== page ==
Many modern cameras are not only capable of taking still images, but can also record movies. The two cameras under consideration both have sensors whose read-out speed is fast enough to capture moving pictures, and both provide the same movie specifications (4K/30p).
Apart from body and sensor, cameras can and do differ across a variety of features. The two cameras under review are similar with respect to both having an electronic viewfinder. However, the one in the ZX1 offers a substantially higher resolution than the one in the TS7 (6221k vs 1170k dots). The adjacent table lists some of the other core features of the Panasonic TS7 and Zeiss ZX1 along with similar information for a selection of comparators.
|Panasonic TS7»||1170||n||3.0||1040||fixed||n||1/1300s||10.0||Y||Y||Panasonic TS7|
|Zeiss ZX1«||6221||n||4.3||2765||fixed||Y||1/1000s||3.0||n||n||Zeiss ZX1|
|Canon SX740« »||-||n||3.0||922||tilting||n||1/3200s||10.0||Y||Y||Canon SX740|
|Canon SX730« »||-||n||3.0||922||tilting||n||1/3200s||5.9||Y||Y||Canon SX730|
|Fujifilm XF10« »||-||n||3.0||1040||fixed||Y||1/4000s||6.0||Y||n||Fujifilm XF10|
|Leica Q2« »||3680||n||3.0||1040||fixed||Y||1/2000s||20.0||n||Y||Leica Q2|
|Leica M10« »||optical||n||3.0||1037||fixed||n||1/4000s||5.0||n||n||Leica M10|
|Leica Q Typ 116« »||3680||n||3.0||1040||fixed||Y||1/2000s||10.0||n||Y||Leica Q Typ 116|
|Nikon W300« »||-||n||3.0||921||fixed||n||1/4000s||7.0||Y||Y||Nikon W300|
|Panasonic ZS80« »||2330||n||3.0||1040||tilting||Y||1/2000s||10.0||Y||Y||Panasonic ZS80|
|Panasonic ZS70« »||1166||n||3.0||1040||tilting||Y||1/2000s||10.0||Y||Y||Panasonic ZS70|
|Panasonic FZ80« »||1166||n||3.0||1040||fixed||Y||1/2000s||10||Y||Y||Panasonic FZ80|
|Panasonic FZ1000« »||2359||n||3.0||921||swivel||n||1/4000s||12.0||Y||Y||Panasonic FZ1000|
|Ricoh WG-6« »||-||n||3.0||1040||fixed||n||1/4000s||1.0||Y||n||Ricoh WG-6|
|Sony HX99« »||638||n||3.0||922||tilting||Y||1/2000s||10.0||Y||Y||Sony HX99|
|Sony HX95« »||638||n||3.0||922||tilting||n||1/2000s||10.0||Y||Y||Sony HX95|
|Sony RX1R II« »||2360||n||3.0||1229||tilting||n||1/4000s||5.0||n||n||Sony RX1R II|
One difference between the cameras concerns the presence of an on-board flash. The TS7 has one, while the ZX1 does not. While the built-in flash of the TS7 is not very powerful, it can at times be useful as a fill-in light.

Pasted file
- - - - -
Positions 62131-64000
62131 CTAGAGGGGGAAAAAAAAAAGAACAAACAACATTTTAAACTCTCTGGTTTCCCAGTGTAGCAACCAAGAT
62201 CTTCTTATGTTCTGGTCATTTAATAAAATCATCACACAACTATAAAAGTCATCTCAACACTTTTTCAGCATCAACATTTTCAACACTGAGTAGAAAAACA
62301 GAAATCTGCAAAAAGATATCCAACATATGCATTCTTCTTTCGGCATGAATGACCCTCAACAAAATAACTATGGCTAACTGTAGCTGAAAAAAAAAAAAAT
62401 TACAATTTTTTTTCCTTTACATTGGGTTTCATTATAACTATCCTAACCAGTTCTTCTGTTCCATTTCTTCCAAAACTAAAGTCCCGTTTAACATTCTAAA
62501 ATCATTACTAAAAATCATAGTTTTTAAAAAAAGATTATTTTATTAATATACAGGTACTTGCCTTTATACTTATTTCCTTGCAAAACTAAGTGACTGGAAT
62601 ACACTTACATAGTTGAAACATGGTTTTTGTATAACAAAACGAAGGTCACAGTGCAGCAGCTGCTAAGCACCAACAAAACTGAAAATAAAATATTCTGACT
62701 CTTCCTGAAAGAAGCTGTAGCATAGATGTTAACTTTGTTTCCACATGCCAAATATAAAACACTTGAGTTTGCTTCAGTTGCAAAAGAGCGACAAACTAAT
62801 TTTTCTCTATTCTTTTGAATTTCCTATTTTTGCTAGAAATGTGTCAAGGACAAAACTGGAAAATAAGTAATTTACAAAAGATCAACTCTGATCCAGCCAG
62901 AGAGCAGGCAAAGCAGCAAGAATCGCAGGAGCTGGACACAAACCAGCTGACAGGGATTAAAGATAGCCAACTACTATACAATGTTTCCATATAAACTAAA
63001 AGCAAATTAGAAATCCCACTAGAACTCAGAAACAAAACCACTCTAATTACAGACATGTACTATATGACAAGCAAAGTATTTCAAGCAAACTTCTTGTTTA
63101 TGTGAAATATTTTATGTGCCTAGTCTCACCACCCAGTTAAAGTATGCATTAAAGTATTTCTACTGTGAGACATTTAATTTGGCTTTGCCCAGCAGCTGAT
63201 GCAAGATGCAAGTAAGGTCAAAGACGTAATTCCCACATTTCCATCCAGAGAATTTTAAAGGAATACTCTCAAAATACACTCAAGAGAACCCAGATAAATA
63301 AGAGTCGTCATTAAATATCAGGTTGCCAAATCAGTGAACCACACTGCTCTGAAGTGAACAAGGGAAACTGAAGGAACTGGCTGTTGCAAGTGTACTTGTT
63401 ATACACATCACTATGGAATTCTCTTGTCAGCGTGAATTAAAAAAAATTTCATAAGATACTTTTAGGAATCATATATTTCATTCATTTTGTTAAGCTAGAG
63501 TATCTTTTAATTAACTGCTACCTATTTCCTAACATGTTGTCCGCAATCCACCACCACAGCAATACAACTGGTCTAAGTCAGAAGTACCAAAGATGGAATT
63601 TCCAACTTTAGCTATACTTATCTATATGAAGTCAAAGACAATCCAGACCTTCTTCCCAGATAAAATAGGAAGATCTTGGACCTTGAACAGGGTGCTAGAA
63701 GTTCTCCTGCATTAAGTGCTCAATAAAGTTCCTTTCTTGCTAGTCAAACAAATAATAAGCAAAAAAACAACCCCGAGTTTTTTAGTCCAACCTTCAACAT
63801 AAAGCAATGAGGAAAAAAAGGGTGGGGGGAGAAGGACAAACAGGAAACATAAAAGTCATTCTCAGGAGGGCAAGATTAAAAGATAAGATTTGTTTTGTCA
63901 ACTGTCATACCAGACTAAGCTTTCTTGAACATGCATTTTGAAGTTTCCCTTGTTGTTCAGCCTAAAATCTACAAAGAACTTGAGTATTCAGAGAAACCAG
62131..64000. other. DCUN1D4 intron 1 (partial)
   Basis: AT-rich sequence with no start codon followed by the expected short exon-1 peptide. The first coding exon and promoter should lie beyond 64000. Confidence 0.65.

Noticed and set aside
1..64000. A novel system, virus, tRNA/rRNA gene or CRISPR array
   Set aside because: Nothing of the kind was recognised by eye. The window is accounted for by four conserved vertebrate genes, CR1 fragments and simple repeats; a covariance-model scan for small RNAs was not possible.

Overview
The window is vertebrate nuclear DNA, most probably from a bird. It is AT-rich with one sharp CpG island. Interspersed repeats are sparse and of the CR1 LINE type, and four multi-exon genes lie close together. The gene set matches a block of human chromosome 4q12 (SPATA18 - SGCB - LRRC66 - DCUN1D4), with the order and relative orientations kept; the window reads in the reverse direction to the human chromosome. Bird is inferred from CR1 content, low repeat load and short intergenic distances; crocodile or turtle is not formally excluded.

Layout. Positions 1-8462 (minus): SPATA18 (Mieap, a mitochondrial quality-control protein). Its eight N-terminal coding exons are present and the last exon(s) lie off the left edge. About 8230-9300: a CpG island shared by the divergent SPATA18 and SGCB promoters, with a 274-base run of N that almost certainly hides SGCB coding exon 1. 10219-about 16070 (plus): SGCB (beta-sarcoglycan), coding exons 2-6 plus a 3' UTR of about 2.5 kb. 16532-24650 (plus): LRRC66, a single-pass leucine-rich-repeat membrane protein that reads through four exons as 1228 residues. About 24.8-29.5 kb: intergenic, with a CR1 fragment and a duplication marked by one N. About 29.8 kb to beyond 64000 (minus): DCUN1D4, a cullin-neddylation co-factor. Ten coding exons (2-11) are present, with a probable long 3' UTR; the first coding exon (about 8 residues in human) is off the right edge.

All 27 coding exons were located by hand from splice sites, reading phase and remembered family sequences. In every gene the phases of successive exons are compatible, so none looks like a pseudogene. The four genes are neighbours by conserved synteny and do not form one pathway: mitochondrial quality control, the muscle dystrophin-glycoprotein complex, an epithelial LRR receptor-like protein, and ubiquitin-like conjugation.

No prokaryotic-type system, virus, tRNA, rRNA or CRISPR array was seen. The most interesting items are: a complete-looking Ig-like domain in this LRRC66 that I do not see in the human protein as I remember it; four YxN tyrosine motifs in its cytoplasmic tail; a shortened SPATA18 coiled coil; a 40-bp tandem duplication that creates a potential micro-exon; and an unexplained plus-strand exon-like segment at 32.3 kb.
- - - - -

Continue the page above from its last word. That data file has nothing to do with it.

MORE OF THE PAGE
The reported shutter speed information refers to the use of the mechanical shutter. Yet, some cameras only have an electronic shutter, while others have an electronic shutter in addition to a mechanical one. In fact, both cameras under consideration feature an electronic shutter, which makes completely silent shooting possible. However, this mode is less suitable for photographing moving objects (risk of rolling shutter) or shooting under artificial light sources (risk of flickering).
The TS7 is equipped with a zoom lens, while the ZX1 comes with a built-in prime. The TS7 has a 28-128mm f/3.3-5.9 optic and the ZX1 offers a 35mm f/2.8 (focal lengths in full frame equivalent terms). Hence, the Panasonic provides a wider angle of view at the short end, as well as more tele-photo reach at the long end than the Zeiss. The ZX1 offers the faster maximum aperture.
The TS7 writes its imaging data to SDXC cards, while the ZX1 uses an internal SSD.
For some imaging applications, the extent to which a camera can communicate with its environment can be an important aspect in the camera decision process. The table below provides an overview of the connectivity of the Panasonic Lumix DC-TS7 and Zeiss ZX1 and, in particular, the interfaces the cameras (and selected comparators) provide for accessory control and data transfer.
|Panasonic TS7»||-||stereo||mono||-||-||micro||2.0||Y||-||-||Panasonic TS7|
|Zeiss ZX1«||Y||stereo||mono||-||-||-||3.1||Y||Y||Y||Zeiss ZX1|
|Canon SX740« »||-||stereo||mono||-||-||micro||2.0||Y||Y||Y||Canon SX740|
|Canon SX730« »||-||stereo||mono||-||-||micro||2.0||Y||Y||Y||Canon SX730|
|Fujifilm XF10« »||-||stereo||mono||Y||-||micro||2.0||Y||-||Y||Fujifilm XF10|
|Leica Q2« »||Y||stereo||mono||-||-||-||-||Y||-||Y||Leica Q2|
|Leica M10« »||Y||-||-||-||-||-||-||Y||-||-||Leica M10|
|Leica Q Typ 116« »||Y||stereo||mono||-||-||micro||2.0||Y||Y||-||Leica Q Typ 116|
|Nikon W300« »||-||stereo||mono||-||-||micro||2.0||Y||-||Y||Nikon W300|
|Panasonic ZS80« »||-||stereo||mono||-||-||micro||2.0||Y||-||Y||Panasonic ZS80|
|Panasonic ZS70« »||-||stereo||mono||-||-||micro||2.0||Y||-||-||Panasonic ZS70|
|Panasonic FZ80« »||Y||stereo||mono||-||-||micro||2.0||Y||-||-||Panasonic FZ80|
|Panasonic FZ1000« »||Y||stereo||mono||Y||-||micro||2.0||Y||Y||-||Panasonic FZ1000|
|Ricoh WG-6« »||-||mono||mono||-||-||micro||3.0||-||-||-||Ricoh WG-6|
|Sony HX99« »||-||stereo||mono||-||-||micro||2.0||Y||Y||Y||Sony HX99|
|Sony HX95« »||-||stereo||mono||-||-||micro||2.0||Y||Y||Y||Sony HX95|